One of the best decisions a backyard chicken owner can make is to add more chickens to their flock. Unless that’s just the crazy chicken lady within me coming out.
Nevertheless, there’s something quite special about the Delaware chicken.
Although there’s so much good to say about Delaware chickens, here we’re looking at everything about their egg-laying capabilities.
After all, when you’re raising chickens you want them to be paying their rent in eggs, right?
Delaware Chicken Egg Laying Characteristics
If you’re looking to maximize egg production, then Delawares aren’t the one.
But of course, that’s not why people love raising Delawares in the first place!
If you’re looking for a beautiful, curious, and friendly companion that also lays consistently large eggs, then look no further than the Delaware.
Delaware hens will still produce four jumbo-sized light brown eggs per week, pretty reliably I might add.
Even though they don’t lay as much as some other breeds, the jumbo size of the eggs makes up for it!
For chooks that aren’t bred specifically for their egg-laying, Delaware chickens sure know how to provide for their owners.
When Do Delaware Chickens Start Laying?
The most highly anticipated event in any chicken owner’s journey is awaiting their chicken’s first eggs. There’s really no other feeling like it!
In the case of Delaware chickens, you’ll need to be a little patient, but you don’t need to wait as long as with some other breeds’ first eggs either.
Typically, Delaware chickens start laying eggs at about five to six months old. However, this can vary from hen to hen. A few begin laying as early as four months old while others wait until they’re over six months old.
Hens start producing their eggs at maturity. And just like most others in the animal kingdom, hens can reach maturity at different ages.
Still, from about five months old you’ll start to notice your Delaware chooks are reaching maturity as they will appear plumper and they will have decent-sized wattles on them (although much smaller than the combs and wattles on Delaware roosters)
Although it’s safe to eat your chicken’s first eggs, many chicken owners honor them in other ways too!
How Many Eggs Do Delaware Chickens Lay Per Year?
The short answer is that it varies. The number of eggs can vary based on their environment, diet, and protein consumption, and even just between hens.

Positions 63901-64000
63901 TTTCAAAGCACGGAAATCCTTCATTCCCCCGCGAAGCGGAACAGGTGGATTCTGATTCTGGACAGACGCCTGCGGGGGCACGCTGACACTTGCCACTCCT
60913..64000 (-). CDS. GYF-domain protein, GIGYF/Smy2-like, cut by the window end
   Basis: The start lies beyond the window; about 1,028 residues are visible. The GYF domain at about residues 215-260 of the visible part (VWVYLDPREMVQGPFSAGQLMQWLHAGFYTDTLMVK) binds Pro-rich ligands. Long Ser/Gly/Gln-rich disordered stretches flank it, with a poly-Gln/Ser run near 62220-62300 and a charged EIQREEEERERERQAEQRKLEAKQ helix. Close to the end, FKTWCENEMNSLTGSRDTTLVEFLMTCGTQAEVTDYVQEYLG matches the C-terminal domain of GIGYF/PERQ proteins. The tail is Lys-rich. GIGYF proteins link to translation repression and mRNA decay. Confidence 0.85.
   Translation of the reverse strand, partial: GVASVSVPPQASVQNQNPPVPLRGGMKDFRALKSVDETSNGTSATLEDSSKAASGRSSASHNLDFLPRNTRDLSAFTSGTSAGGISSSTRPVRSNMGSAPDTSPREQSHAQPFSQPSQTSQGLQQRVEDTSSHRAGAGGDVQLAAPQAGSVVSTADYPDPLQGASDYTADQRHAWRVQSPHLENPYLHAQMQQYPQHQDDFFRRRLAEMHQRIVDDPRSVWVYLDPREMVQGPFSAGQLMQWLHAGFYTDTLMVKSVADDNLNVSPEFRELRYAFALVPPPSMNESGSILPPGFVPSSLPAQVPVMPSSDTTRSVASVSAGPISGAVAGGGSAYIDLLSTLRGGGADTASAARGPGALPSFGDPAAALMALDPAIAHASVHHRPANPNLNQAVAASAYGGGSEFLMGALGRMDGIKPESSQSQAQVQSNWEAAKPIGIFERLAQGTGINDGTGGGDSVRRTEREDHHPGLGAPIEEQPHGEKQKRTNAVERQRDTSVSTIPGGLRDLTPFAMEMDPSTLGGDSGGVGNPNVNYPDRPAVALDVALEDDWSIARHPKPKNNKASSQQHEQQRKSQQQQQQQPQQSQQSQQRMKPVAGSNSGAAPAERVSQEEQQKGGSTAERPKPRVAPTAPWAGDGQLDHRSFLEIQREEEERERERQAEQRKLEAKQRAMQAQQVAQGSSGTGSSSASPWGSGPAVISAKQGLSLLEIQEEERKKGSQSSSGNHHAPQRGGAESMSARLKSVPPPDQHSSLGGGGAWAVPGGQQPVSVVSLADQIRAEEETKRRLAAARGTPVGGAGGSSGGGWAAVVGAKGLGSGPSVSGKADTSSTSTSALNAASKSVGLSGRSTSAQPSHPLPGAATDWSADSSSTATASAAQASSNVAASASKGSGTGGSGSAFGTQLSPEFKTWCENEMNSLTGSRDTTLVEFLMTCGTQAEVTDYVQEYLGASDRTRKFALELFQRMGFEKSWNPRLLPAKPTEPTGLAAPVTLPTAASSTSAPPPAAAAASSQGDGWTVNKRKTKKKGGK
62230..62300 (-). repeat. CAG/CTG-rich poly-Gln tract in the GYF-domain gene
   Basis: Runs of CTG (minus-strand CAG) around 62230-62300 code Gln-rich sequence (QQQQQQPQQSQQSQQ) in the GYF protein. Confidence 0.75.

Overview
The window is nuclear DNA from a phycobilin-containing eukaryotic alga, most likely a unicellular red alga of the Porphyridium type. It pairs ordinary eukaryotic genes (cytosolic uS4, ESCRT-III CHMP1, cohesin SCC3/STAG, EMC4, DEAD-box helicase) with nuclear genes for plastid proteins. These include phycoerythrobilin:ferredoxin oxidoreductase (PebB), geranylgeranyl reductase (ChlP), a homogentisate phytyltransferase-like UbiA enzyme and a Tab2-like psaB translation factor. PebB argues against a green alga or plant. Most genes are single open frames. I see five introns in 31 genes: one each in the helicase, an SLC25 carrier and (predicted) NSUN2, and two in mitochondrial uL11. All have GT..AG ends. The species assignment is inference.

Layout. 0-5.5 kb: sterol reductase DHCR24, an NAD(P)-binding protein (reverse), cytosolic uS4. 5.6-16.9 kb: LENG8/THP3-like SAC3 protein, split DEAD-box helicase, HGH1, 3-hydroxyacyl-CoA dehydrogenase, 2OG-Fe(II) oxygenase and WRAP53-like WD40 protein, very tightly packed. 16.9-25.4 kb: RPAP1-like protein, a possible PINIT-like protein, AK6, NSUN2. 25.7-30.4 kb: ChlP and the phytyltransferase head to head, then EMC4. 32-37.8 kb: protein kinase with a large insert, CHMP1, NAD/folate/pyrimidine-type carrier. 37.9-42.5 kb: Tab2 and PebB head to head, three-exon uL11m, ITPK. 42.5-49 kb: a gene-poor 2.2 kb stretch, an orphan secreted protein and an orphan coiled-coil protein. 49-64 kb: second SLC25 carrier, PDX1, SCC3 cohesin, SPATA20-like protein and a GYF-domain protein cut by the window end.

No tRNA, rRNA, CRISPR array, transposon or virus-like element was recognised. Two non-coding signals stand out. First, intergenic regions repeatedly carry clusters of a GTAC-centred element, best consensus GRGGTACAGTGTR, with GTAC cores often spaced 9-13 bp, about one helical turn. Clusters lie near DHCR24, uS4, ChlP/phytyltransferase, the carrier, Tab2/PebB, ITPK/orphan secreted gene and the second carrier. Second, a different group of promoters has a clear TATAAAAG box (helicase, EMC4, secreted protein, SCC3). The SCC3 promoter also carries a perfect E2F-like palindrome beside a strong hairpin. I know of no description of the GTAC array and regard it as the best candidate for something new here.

However, from the age of maturity, you can expect your Delaware hens to reliably and consistently lay an average of 4 eggs per week.
So you can expect about 200 eggs per year from each Delaware hen.
This includes times when they may lay an egg a day for a week, and times when they might not lay at all (like when molting).
When Do Delaware Chickens Stop Laying Eggs?
It’s quite well known that many high egg production breeds can stop laying from as young as 4 to five years old, like Golden Comets or ISA Brown.
But, if you own Delaware chickens you’ve got plenty of time. Delaware chickens can lay eggs even into the late ages of 6 to 7.
However, you’ll find your Delaware chickens lay the most eggs in their younger ages between 6 months and 3 years old. From then you’ll get a few more years of decent egg production before it steadily declines.
This is mainly just due to their bodies gradually slowing down and reproductive systems aging. It’s completely normal!
Do Delaware Chickens Lay All Year Round?
There are some breeds of chickens that thrive in warmer weather and some that thrive in colder weather.
Those that aren’t used to the cold sometimes slow down their egg production over the colder winter months.
Luckily, Delaware chickens are very cold-hardy and generally will continue to lay all through winter. Of course, only if they are consuming enough protein to continue egg production AND keep them warm enough.
They also have no trouble in the heat, and generally won’t slow their egg production in summer.
The only time Delaware chickens may take a break from egg production is when they molt. But this hiatus generally only lasts between 2-3 weeks.
Are Delaware Chickens Broody?
All hens have a degree of broodiness to them. After all, it’s just their motherly instincts kicking in, telling them to stop laying eggs and sit on them instead to hatch them!
However, some chicken breeds are known to be more broody than others, like Silkies for example.
Luckily, for those that enjoy the constant egg production, Delaware chickens don’t tend to go broody too often thus producing eggs more consistently.
Since Delaware chickens don’t brood often or for long, any owner looking to breed Delaware chicks should incubate them themselves for a much better success rate.
Delaware hens will start laying from about 5 months old, lay roughly 4 eggs a week or 200 eggs per year, and so do until they reach the age of about 4 or 5.
They lay pretty much all year round, and don’t often go broody either!
All in all, Delaware chickens are amazing. They’re not only beautiful and fun to raise, but they can also lay large, voluminous jumbo eggs for you and your family to enjoy.
Happy farming everyone!